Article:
SURGEON AND CKTI SEES VALUE IN QUESTIONS
Dr. Mendoza enjoys a Japanese lunch with Kinesio Marketing Director Mike Good and the Kinesio crew.
Gustavo A. Mendoza Orta is an orthopaedic surgeon. Although he did not always plan to go into healthcare, he has always been interested in research and problem solving. When he was little he wanted to be a pilot. As he progressed in his education, he says, “I was directed into software and electronics engineering, in fact I had my own company before the age of eighteen.”
Both of Gustavo’s parents are medical doctors. When he was seventeen he went with his father, a surgeon, to work at a low income clinic. “He scrubbed me in and I got to see what he did for people.” The experience made him realize how much of a difference a doctor can make. “I wanted to help people…no, not just help but change their lives.” During his education and as an integral part of his career, Gustavo has always looked for the simplest answer, to find cheaper solutions to complex problems. “I live in a poor country. Eighty percent do not have access to cutting edge technology. This is the challenge, to find effective solutions that do not depend on expensive technology.”
“I wanted to help people…no, not just help but change their lives.” Gustavo discovered the concept of “neuromuscular bandaging” through a workshop he attended as part of an orthopaedic conference in Torre. He learned some basics, although he came away with more questions than answers. Still, he began to apply Kinesio Tape with good results. He saw it as a promising method of post-surgical and non-surgical care. “To be honest, when I heard about KTA about a year later I did not think I wanted to spend another whole weekend of my free time to learn what I already knew.” He went anyway, and found answers to many questions that had been nagging at him. “I could tape over the muscles, but the KTA seminars taught so much more, about the fascia, about lymphatic taping, and about the concepts behind how Kinesio Taping works.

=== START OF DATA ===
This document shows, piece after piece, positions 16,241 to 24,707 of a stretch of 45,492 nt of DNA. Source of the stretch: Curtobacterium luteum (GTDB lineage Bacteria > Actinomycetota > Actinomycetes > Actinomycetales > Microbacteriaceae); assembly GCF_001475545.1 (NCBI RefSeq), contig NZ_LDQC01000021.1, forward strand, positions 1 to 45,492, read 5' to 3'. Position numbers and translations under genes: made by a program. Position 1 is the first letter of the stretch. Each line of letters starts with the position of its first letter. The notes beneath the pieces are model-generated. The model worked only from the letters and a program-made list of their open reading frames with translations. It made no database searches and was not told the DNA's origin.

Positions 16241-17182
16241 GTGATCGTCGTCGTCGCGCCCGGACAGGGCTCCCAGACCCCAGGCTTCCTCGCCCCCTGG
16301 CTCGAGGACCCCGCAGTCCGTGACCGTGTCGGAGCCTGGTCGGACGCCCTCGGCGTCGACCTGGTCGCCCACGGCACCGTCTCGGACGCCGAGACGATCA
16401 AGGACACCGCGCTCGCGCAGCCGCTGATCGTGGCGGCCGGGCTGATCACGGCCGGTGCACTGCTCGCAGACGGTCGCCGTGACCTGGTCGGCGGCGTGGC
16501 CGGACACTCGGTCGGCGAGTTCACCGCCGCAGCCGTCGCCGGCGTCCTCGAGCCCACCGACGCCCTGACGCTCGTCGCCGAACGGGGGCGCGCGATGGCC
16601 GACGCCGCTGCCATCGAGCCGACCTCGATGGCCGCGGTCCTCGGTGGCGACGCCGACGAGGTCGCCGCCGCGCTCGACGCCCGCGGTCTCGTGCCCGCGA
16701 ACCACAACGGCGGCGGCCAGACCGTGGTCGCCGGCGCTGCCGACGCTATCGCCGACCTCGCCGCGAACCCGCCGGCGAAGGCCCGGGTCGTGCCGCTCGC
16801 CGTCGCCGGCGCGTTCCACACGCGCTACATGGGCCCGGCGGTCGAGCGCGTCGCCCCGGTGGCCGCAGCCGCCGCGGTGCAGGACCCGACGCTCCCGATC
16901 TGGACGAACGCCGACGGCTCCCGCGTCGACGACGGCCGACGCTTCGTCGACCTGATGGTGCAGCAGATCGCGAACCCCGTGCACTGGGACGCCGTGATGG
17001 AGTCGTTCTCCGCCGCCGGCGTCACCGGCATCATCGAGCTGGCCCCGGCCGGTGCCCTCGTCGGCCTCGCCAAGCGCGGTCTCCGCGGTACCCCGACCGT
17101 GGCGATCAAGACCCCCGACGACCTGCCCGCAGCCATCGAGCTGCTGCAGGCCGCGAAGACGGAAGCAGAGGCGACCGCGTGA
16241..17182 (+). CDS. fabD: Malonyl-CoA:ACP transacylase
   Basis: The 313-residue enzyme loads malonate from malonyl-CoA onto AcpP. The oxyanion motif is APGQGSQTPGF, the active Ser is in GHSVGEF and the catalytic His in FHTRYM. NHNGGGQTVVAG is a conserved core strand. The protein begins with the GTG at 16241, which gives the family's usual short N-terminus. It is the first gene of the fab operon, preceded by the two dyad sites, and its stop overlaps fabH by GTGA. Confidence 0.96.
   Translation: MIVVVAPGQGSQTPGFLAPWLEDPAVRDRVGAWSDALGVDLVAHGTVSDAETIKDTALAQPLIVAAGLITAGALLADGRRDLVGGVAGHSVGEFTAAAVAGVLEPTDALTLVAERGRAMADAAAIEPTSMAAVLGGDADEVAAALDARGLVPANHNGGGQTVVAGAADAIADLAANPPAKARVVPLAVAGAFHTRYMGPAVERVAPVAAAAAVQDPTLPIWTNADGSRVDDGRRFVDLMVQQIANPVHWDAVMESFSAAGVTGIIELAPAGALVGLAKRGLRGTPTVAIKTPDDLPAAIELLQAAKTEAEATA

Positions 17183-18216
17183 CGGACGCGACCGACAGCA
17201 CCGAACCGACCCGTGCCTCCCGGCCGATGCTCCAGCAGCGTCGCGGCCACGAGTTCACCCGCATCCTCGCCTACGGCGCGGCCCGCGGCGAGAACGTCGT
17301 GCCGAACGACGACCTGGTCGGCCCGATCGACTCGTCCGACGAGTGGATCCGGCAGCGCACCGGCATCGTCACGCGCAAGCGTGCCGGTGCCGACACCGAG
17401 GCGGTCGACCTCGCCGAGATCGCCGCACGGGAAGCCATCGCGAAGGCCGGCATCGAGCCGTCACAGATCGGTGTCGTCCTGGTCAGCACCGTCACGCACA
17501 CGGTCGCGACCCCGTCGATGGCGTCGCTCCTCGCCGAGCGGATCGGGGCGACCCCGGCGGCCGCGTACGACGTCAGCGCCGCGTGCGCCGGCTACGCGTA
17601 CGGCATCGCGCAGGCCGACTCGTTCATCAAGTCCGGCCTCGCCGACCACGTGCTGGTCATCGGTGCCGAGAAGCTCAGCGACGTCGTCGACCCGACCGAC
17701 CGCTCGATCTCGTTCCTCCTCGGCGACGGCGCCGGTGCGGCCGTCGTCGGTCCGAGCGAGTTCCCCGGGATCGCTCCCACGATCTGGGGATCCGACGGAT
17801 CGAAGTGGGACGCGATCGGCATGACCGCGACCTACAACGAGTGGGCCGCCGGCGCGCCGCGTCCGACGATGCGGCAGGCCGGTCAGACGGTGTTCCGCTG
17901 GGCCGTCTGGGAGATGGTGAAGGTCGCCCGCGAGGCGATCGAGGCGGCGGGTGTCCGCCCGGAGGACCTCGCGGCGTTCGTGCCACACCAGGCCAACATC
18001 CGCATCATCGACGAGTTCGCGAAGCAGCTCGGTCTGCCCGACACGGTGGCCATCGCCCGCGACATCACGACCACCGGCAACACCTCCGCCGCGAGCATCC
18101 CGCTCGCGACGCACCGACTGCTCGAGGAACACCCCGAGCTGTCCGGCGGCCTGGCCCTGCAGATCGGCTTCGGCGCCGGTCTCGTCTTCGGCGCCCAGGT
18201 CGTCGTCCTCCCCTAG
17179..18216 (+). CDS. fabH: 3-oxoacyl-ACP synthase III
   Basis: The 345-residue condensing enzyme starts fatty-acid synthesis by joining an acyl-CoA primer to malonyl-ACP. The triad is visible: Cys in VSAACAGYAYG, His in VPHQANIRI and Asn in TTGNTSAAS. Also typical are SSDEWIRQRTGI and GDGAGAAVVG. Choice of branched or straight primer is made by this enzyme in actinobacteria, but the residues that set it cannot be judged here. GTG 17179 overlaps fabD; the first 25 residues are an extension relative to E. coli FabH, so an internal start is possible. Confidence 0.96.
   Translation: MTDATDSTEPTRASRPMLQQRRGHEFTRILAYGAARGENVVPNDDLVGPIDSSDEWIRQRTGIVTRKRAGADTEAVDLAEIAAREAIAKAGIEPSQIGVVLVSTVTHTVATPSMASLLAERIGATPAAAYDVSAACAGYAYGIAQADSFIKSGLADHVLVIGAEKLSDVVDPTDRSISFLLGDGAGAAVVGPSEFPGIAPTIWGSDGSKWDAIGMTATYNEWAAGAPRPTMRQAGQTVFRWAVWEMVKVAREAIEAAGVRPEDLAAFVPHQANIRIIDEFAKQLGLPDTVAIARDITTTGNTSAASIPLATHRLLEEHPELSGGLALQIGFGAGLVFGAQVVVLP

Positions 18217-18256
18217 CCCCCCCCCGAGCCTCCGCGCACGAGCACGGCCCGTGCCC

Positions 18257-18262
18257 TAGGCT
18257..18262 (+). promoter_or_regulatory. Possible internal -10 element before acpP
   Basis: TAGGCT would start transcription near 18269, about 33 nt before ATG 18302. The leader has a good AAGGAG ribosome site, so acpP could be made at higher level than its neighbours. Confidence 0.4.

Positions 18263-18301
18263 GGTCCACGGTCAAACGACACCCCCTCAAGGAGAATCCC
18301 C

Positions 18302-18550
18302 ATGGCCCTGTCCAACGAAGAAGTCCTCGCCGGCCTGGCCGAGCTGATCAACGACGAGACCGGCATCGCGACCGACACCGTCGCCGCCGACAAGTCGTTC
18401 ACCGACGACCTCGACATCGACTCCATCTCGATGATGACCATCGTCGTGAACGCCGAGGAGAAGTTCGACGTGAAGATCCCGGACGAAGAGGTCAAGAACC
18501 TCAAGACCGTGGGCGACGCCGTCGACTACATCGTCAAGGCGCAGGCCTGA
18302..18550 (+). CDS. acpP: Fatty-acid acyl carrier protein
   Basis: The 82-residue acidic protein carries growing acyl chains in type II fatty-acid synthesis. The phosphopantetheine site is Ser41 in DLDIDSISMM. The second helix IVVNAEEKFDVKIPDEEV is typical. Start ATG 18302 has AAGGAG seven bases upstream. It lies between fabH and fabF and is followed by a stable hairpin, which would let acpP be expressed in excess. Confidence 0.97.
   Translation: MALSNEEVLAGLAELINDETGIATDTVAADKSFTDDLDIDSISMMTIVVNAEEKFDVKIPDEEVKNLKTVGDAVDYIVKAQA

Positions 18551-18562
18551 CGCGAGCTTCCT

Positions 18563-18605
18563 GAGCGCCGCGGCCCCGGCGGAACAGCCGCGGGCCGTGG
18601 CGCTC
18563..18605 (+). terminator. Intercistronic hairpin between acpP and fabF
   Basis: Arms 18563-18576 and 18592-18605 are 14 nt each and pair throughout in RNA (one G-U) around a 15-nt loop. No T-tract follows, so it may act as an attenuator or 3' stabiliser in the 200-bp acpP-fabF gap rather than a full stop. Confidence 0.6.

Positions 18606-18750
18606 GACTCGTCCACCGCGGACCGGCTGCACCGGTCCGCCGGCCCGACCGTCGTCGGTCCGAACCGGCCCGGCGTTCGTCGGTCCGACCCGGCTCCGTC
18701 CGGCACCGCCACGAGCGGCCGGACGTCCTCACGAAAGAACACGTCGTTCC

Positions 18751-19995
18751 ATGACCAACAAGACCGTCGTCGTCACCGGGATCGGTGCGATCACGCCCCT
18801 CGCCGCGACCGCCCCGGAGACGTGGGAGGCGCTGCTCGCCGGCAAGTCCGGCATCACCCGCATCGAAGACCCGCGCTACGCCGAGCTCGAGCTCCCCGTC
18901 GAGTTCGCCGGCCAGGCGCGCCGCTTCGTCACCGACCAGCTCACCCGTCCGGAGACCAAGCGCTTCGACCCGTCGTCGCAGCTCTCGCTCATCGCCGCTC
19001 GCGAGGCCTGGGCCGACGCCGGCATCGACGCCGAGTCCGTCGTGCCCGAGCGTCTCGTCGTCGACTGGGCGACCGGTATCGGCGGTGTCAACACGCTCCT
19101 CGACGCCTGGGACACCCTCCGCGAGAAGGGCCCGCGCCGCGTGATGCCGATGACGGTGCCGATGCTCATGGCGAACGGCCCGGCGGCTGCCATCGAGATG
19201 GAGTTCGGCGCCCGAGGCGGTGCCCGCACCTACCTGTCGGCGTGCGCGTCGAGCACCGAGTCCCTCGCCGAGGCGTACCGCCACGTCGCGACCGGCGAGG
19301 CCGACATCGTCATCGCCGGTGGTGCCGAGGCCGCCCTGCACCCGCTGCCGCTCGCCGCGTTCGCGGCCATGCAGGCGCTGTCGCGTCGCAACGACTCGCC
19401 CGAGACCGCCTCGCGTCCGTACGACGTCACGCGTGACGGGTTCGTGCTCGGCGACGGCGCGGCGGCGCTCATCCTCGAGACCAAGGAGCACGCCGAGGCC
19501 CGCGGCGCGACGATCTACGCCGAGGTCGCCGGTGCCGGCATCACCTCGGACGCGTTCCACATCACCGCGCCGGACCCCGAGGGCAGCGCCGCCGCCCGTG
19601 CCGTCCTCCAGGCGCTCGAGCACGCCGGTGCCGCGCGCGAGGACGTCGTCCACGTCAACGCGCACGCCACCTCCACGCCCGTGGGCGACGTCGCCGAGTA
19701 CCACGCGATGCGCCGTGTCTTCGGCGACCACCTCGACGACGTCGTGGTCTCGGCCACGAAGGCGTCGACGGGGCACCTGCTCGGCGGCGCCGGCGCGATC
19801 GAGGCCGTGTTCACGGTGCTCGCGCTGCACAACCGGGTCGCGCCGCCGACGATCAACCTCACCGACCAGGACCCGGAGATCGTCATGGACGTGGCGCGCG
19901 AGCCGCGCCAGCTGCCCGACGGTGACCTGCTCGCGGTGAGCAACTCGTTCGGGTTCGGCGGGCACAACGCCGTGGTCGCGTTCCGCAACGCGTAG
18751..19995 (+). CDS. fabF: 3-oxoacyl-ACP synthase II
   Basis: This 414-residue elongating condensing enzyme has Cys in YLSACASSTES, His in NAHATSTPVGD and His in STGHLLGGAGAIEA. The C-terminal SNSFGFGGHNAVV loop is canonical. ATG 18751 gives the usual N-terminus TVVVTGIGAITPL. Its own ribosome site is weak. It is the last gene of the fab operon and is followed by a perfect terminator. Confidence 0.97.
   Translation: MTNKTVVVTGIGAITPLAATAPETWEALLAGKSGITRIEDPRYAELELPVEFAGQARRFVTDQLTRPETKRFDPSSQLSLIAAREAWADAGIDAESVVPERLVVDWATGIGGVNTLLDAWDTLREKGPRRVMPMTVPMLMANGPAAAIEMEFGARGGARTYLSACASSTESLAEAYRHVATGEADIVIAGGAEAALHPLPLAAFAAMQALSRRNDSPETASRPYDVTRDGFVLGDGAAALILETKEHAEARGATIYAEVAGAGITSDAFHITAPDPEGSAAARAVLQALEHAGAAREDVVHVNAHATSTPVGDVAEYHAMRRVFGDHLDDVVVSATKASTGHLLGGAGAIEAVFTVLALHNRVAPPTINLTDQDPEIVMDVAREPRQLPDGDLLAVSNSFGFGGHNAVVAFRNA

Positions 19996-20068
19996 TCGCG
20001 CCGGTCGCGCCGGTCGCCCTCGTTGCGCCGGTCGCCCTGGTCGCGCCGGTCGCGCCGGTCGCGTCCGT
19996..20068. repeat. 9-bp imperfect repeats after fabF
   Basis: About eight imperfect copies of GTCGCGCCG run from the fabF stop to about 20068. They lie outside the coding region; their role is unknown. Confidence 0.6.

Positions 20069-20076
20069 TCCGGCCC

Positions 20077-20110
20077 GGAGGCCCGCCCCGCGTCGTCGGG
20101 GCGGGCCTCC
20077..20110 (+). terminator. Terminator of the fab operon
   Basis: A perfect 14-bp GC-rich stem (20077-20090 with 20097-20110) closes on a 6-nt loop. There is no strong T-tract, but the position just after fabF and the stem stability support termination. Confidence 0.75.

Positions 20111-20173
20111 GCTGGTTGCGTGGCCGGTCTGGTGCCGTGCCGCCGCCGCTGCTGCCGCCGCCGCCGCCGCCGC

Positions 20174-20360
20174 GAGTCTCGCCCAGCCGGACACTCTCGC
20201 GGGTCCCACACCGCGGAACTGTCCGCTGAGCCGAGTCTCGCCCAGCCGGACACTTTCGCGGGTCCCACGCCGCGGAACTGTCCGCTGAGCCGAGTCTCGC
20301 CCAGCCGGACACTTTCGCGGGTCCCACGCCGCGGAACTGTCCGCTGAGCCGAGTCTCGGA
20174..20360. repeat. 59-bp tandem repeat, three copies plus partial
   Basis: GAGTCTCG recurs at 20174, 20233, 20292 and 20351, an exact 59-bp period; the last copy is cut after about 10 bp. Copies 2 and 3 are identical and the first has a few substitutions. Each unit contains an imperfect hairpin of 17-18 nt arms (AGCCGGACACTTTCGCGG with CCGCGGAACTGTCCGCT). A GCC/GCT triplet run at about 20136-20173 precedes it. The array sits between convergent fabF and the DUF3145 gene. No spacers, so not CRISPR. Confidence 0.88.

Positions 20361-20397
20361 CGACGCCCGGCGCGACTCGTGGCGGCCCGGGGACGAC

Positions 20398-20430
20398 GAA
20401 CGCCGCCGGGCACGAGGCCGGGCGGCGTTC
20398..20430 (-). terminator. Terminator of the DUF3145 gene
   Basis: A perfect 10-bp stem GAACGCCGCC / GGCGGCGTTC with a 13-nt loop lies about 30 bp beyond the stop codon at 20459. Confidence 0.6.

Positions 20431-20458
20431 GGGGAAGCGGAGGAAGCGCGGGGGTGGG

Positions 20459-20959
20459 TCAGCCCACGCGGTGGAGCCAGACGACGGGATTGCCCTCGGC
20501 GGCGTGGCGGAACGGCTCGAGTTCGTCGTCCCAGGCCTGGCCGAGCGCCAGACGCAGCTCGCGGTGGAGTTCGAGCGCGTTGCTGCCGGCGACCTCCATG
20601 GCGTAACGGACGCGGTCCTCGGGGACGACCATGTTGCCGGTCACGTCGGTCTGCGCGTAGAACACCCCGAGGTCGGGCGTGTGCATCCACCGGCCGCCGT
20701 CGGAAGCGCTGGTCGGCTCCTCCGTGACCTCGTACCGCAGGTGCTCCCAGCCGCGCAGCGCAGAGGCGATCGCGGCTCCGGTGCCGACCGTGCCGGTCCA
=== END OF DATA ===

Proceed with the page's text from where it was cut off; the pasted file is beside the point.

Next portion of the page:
As an adjunct professor at the medical school in Coahuila he was comfortable moving into teaching as a CKTI. “That first workshop I took told me this much, then KT1, KT2 and KT3 told me so much more, then I learned more when I went to assist in other courses, and even more in Dusseldorf and at the Kinesio Taping Instructor certification.” Not all his questions have been answered even now. “I am someone who always has more questions.” He has found Kinesio Taping to be a valuable complement to his surgical and medical training. “I buy the bulk rolls, and at the public institute I tape everyone. It is fulfilling to see what works and what doesn’t work.
Having this additional tool has helped me to become a better physician.” Make no mistake, he points out, “I still love surgery.” But he also understands the bigger picture. “Some of the best surgeries are the ones I don’t do, where I am able to identify the patients who really don’t need surgery. I’m a skeptical guy, but not narrow in my thinking. As a physician I am willing to try less stressful solutions for attending my population.” Much of his research and clinical work has been in addressing the use of Kinesio Taping as a technique to enhance recovery after surgery.
He notes that good research does not always follow predictions. Research is based on failures. When you get what you did not expect this may lead you to a more valid set of questions.” And in the future? Gustavo would like other physicians to come into practice with taping as a tool right from the start. “My dream is to see Kinesio Taping in the textbooks of medical schools.”